This was a big deal worldwide. The first Pope from the Americas. The first non European Pope since the 14th century. The first Jesuit, known for their emphasis on philosophy, education, learning, and intellectualism.

When we were told the name the new pope had chosen, even more were drawn to this Pope. Francis. The first pope to do so. It matched his personality as a man who is wise and simple, known to give up his archbishop’s mansion for a simple room in Buenos Aires.

The world watched in awe as this simple man came out from the papal balcony not in the famous red cape or with a new shiny cross on his chest, but in a white robe and a simple well-worn cross. He paused in silence asking those present to pray for him before offering his blessing. He even took the bus back to the apartment that night with his cardinals, refusing the Vatican car. The next day, we were told, he went himself to collect his belongings and pay his bill at the hotel he stayed at before the conclave. The world has found itself in awe at this most powerful person in the world of the Christian faith who is choosing simplicity over elegance, whose words echo God’s concern for the poor.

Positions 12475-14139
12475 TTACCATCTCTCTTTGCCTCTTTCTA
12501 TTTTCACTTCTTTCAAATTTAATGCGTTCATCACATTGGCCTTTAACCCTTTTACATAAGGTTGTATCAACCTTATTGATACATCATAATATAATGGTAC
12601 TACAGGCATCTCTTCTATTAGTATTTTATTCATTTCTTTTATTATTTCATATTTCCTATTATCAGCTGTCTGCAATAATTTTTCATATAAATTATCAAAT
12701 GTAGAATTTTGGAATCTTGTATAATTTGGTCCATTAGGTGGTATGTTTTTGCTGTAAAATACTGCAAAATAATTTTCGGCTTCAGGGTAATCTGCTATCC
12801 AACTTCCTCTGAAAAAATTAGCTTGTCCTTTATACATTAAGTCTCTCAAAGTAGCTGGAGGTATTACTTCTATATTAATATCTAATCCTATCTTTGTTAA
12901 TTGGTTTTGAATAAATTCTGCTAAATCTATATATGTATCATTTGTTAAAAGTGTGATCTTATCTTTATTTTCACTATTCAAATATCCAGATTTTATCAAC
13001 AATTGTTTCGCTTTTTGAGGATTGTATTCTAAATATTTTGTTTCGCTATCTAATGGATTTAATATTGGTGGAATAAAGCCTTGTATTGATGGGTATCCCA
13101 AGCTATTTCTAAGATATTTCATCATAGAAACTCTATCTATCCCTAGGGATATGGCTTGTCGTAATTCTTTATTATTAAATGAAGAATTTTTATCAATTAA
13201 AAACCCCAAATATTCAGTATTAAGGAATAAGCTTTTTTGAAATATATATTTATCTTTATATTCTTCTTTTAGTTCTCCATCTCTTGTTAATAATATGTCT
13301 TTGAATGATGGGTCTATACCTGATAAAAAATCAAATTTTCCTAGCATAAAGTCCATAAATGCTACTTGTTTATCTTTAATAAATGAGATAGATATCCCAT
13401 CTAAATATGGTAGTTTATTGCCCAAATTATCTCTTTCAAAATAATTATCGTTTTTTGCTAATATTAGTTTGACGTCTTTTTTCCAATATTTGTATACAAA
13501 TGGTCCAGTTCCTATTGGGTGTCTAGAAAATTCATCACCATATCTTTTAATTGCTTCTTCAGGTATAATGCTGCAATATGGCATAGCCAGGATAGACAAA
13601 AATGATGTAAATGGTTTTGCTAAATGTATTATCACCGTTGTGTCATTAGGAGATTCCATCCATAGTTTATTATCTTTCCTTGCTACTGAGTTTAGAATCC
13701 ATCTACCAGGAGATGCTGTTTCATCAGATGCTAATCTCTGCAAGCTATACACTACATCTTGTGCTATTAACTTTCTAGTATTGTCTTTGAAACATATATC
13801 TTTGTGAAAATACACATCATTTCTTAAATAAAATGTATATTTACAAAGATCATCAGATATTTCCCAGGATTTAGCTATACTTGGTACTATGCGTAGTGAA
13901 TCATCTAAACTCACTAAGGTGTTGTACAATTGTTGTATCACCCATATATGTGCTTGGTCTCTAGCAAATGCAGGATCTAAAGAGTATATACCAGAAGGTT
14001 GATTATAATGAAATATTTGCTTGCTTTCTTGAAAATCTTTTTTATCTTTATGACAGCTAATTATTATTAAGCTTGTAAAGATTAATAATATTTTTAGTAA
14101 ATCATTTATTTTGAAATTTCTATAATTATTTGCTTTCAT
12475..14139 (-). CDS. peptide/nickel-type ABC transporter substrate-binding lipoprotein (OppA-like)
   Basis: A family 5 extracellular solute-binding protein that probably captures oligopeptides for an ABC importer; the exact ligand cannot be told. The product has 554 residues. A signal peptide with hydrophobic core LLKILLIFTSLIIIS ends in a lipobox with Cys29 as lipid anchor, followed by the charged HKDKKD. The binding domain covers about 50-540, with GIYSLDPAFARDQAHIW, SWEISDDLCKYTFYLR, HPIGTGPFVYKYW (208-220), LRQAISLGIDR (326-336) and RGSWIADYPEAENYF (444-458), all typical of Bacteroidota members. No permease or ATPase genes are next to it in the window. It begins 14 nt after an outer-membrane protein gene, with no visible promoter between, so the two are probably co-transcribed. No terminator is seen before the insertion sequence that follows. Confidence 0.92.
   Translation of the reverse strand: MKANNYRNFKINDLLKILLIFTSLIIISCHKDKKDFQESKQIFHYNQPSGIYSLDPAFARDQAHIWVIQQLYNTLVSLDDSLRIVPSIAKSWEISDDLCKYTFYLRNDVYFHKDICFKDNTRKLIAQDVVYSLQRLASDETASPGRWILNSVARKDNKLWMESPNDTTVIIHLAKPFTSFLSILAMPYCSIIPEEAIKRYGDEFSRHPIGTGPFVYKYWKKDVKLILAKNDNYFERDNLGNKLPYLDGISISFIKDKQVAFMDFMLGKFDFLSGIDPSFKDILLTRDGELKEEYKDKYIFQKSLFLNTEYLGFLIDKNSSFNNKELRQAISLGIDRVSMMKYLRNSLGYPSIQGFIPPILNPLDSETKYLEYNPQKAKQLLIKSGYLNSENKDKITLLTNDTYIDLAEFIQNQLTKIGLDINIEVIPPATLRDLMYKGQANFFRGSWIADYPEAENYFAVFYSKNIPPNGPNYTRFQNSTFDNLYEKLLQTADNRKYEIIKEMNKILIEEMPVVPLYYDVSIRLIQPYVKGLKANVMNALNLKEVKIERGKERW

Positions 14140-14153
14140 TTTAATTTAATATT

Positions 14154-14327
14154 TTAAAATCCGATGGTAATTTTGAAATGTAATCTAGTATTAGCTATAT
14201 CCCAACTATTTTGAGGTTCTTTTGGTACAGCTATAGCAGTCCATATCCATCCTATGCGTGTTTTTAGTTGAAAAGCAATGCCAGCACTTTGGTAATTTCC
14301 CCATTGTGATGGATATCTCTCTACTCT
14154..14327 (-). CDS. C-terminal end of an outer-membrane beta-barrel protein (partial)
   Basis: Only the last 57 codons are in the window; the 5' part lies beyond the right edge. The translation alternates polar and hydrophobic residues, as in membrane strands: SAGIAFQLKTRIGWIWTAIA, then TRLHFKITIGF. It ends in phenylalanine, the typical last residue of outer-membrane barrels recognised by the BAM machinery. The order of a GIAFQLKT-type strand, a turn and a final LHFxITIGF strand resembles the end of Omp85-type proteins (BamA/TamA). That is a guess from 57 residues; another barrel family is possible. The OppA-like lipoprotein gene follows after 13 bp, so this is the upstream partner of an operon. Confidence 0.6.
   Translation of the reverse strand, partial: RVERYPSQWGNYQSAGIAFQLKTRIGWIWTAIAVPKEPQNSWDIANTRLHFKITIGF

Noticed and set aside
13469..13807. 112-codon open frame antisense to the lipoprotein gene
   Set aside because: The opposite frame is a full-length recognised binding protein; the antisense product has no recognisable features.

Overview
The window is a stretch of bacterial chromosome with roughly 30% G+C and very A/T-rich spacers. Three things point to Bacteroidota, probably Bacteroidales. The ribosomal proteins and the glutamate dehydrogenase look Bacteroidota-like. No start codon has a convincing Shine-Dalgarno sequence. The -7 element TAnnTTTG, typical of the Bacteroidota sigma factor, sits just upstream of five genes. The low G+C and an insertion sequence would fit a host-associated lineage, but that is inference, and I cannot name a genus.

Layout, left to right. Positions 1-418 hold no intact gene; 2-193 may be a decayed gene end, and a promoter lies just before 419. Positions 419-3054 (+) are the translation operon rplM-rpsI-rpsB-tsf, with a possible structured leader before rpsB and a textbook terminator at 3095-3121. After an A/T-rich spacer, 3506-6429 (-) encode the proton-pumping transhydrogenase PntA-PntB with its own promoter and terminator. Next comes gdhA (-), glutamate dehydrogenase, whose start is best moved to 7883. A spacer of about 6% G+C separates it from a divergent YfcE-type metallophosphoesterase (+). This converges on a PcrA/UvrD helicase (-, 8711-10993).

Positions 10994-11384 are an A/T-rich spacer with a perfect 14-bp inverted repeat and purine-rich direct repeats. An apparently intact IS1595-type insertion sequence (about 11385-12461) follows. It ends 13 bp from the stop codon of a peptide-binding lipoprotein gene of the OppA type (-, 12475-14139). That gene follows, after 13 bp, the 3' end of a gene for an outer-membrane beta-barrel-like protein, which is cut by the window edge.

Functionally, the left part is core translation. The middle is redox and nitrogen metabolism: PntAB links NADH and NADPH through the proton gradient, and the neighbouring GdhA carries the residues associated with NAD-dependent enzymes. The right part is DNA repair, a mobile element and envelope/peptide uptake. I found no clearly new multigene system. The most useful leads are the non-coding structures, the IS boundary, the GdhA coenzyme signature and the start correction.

After being elected, Pope Francis was told by a fellow Latin American Cardinal not to forget the poor. Pope Francis has said, “Ah, how I would like a church that is poor, and for the poor.”